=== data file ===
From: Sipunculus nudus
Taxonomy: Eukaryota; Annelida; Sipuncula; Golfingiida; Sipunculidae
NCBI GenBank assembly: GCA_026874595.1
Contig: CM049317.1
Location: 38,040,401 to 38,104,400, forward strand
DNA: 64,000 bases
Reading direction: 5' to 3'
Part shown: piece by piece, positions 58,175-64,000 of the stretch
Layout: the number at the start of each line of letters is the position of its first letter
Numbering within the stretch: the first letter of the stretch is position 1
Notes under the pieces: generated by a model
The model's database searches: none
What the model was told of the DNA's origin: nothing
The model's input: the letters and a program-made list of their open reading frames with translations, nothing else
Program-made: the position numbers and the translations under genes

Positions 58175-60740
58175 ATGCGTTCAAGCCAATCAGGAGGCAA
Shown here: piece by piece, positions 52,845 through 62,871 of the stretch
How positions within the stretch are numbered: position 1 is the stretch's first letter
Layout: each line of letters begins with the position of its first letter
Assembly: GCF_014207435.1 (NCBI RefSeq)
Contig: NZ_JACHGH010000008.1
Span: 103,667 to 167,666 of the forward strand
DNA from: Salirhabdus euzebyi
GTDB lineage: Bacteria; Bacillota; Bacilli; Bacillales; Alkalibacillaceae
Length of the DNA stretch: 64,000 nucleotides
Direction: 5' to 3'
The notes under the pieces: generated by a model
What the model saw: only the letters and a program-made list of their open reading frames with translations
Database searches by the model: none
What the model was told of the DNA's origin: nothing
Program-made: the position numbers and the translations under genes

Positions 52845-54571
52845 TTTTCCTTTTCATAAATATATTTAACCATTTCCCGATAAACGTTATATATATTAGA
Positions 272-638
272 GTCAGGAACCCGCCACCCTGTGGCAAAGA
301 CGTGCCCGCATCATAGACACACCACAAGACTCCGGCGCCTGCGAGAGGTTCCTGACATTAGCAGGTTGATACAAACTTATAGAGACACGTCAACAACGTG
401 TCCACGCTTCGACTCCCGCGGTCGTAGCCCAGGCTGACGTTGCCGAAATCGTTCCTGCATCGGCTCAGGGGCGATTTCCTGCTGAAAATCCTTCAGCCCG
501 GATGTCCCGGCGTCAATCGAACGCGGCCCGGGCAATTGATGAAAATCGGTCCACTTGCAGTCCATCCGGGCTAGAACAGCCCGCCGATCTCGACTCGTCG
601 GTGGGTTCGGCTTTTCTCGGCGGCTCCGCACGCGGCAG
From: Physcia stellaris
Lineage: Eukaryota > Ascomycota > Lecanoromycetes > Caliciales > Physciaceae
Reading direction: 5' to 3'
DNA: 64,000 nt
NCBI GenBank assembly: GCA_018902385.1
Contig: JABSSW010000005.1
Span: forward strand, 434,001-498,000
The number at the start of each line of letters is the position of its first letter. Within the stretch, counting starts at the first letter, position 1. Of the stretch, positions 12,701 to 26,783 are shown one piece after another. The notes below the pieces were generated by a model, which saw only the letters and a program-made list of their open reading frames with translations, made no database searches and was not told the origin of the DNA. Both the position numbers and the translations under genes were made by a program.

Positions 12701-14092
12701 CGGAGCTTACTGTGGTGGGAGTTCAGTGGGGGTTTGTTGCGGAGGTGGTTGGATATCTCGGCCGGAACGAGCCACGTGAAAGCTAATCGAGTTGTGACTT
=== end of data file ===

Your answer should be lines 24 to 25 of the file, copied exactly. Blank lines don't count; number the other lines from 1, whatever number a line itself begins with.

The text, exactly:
DNA from: Salirhabdus euzebyi
GTDB lineage: Bacteria; Bacillota; Bacilli; Bacillales; Alkalibacillaceae